Stacked Material Makes Kitchen Temperature Superconductors

Belgian, Italian, and Australian researchers are proposing that by stacking semiconductor sheets, they should be able to observe superconducting behavior at what is known as “kitchen temperature” or temperatures you could get in a household freezer. That’s not quite as good as room temperature, but it isn’t bad, either. The paper is a bit technical but there is a very accessible write-up at Sci-Tech Daily that gives a good explanation.

Superconductors show no loss but currently require very cold temperatures outside of a few special cases. The new material exploits the idea that an electron and a hole in a semiconducting material will have a strong attraction to each other and will form a pair known as an exciton. Excitons move in a superfluid state which should exhibit superconductivity regardless of the temperature. However, the attraction is so strong that in conventional materials, the excitons only exist for the briefest blip of time before they cancel each other out.

The new material has layers and manages the holes in one layer and the electrons in the other. The pair will move together but are not in danger of canceling each other out as they stay on their layer. As you might guess, that means one layer has p doping and the next layer will have n doping.

The team claims that their predictions are they will see superconducting currents in these 3D stacks at temperatures up to -3 °C which is only about 26 °F. Cold, but not crazy cold. Liquid nitrogen, for example, is nearly -200 °C and dry ice is about -80 °C. Compared to those, -3 °C is almost balmy.

(Editor’s note: it’s -3 °C outside our house right now.)

The researchers also think they will be able to raise the temperature with more work. As of now, the paper is just a proposal, although the researchers say that building the stacks doesn’t rely on any unusual technology. It will be interesting to see if anyone can implement superconducting materials using this method.

While building this lattice of alternating semiconductor seems hard, we’ve seen hackers do harder things. It is possible to make superconducting ceramic that works at relatively high temperatures. We have seen one room-temperature superconductor, but there’s a big catch to it that makes it pretty impractical for real use.

35 thoughts on “Stacked Material Makes Kitchen Temperature Superconductors

      1. Sadly no to the MRI using R134a instead of liquid Helium

        I learned this below from z24-a6n. The exciton can transport energy without transporting net electric charge. No net movement of electric charge means that there will be no magnetic field generated, which is a key requirement for a MRI.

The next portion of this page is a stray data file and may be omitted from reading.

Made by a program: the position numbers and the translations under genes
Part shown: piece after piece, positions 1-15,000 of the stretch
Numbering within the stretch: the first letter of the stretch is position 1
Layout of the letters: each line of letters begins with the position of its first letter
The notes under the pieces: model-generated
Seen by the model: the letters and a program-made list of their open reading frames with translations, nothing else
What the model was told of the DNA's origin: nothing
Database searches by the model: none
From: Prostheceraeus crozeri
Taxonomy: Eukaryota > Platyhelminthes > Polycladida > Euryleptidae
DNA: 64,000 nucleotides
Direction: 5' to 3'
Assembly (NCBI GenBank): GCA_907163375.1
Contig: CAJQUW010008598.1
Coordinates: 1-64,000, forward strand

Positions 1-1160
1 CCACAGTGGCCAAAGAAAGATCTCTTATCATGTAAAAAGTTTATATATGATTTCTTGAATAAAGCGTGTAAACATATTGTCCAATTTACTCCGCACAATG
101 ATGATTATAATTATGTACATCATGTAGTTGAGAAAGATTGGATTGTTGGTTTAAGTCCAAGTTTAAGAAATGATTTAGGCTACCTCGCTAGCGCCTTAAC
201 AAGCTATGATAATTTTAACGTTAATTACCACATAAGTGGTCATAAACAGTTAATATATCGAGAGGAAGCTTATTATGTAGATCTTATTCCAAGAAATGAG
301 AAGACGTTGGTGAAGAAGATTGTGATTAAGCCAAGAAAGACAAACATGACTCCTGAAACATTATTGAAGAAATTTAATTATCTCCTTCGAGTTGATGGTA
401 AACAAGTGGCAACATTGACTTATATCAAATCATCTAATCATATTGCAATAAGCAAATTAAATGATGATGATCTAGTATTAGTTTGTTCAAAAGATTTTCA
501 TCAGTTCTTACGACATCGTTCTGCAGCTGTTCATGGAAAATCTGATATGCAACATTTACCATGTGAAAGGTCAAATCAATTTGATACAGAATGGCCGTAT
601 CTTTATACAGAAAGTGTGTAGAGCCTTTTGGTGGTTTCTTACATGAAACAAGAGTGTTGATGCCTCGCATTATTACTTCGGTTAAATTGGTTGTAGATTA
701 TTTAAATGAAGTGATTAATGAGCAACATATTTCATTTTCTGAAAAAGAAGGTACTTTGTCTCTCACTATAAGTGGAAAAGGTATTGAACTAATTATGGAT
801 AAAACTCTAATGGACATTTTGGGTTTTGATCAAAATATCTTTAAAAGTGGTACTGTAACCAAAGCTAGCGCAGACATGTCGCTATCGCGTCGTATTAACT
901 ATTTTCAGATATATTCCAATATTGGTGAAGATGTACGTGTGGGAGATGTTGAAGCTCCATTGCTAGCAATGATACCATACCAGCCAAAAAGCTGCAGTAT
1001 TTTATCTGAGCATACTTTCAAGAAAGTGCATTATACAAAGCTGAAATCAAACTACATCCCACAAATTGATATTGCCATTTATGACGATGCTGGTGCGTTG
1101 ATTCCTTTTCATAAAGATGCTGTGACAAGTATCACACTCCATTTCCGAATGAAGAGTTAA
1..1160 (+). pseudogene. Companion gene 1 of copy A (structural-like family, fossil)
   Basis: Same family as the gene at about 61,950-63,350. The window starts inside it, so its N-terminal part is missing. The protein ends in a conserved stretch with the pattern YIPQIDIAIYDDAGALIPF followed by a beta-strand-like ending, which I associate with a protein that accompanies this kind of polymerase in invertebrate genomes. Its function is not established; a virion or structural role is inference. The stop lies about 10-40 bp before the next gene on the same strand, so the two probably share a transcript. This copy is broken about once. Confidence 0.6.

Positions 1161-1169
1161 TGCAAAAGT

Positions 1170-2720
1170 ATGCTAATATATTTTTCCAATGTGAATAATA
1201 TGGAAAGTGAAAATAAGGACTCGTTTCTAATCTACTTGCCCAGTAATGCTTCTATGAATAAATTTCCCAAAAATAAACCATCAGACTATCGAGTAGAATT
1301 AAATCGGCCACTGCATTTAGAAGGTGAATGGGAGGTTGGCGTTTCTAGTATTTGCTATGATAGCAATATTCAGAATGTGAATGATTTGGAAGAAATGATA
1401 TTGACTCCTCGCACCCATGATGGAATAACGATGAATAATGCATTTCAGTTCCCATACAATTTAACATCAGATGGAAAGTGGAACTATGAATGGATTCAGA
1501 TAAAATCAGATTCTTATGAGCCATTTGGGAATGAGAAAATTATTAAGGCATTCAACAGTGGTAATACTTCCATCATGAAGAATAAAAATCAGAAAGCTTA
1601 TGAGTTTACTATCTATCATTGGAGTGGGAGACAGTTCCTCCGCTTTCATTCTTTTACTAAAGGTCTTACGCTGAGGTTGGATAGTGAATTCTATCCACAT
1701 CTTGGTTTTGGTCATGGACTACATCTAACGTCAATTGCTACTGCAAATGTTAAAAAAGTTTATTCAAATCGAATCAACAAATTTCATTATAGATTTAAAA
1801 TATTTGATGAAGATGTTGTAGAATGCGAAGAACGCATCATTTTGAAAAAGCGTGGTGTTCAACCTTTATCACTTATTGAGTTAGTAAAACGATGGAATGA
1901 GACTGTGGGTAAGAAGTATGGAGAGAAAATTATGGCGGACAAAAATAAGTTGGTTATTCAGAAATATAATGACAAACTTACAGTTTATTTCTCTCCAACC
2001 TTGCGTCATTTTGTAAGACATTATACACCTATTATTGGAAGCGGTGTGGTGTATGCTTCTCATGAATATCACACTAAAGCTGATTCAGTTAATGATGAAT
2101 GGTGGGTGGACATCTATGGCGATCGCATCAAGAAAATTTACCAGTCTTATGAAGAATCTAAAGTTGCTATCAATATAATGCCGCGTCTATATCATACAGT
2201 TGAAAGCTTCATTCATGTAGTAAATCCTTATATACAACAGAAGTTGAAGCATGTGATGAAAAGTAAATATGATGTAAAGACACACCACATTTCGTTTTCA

1. Came here to find out what kind of diamond anvil you need to stick this thing into, the paper is paywalled and it doesn’t say in the summary. A superconductor that requires incredible pressures seems overall less practical than one that requires incredibly low temperatures.

      1. That’s not entirely true. You could achieve whatever pressures you need by encapsulation within a substance with mismatched thermal expansion. Then when it is brought to room temperature, there could be incredible stress applied to it by the capsule shirking more than the superconductor. Less practical if it requires pressures that ordinary materials cannot sustain, but otherwise doable.

        1. What keeps the capsule from fracturing under such ludicurous internal stresses?

          The diamond anvil consists of a large metal frame, which compresses a wedge-shaped piece of diamond, which tapers down to a point that presses on another diamond of the same shape. If you had the opposite situation with a bit of expanding material inside a diamond freely suspended by nothing, the diamond would simply pop and shatter.

          1. A material with high tensile strength and very little elasticity, rather than a ‘hard’ material like diamond. Think of a cement block – you can support a car on it, but the moment you try to BEND it, it crumbles.

          2. >high tensile strength and very little elasticity

            Contradicting requirements. Materials that withstand tension tend to be springy, and materials which aren’t springy tend to be stuff like ceramics which cannot take tension.

          3. >Think of a cement block

            Cement is actually pretty damn elastic. Its Young’s modulus is about 30 compared to steel which is 220. It’s even bendier than magnesium. It’s just not very apparent because it cracks so easily under circumstances where the bending would become visible. We build it so big and with such large cross-sections that it simply won’t sag noticeably.

          4. If you need diamond anvil pressures, then sure, it wouldn’t work. If you could get away with less pressure using different superconducting materials, you could achieve fairly high pressures using silicone, ceramics, or even some metals. This already happens when building semiconductors. Usually features are introduced to avoid the build up of stresses from mismatched thermal expansion, but sometimes this is utilized for various reason like thermal contact resistance and MEMS type applications.

    2. Just calculations, and with no external pressure folded into their calculations it’s presumed to be at room temperature.

      Also, with heterostructures/thin films I don’t think applying pressure is very common for practical reasons of not degrading the surface of a 2D (or stacked 2D) material? At least with thin films, you can grow your film on a substrate with a different sized unit cell and achieve the same effect as applying pressure anyway… But I’m not an expert by any means!

  1. If this actually works, is it restricted to DC only ? Since you want the holes on the Tungsten diselenide (WSe2) layers and the electrons on the Tungsten disulfide (WS2) layers ?

    I wonder how long the savings, of not having a 8-15% distribution losses, would take to pay for changing all the power generation and distribution from AC to DC, installing kitchen temperature super conductors everywhere.

    1. High voltage DC (HVDC) distribution lines are a real thing and superconducting ones are very desirable. There have been prototype projects with “high temperature” (i.e., liquid nitrogen-cooled) superconductors but this, if it pans out, would be a game changer.

      Now while I think the paper is proposing a possible work-around for a prior-theorized restriction on superconducting temperature it’s not a recipe for how to make such materials and the authors didn’t actually try to create one. As such, the paper essentially says “the calculations say building materials with these characteristics should superconduct at higher temperatures; implementation is left as an exercise for the reader.”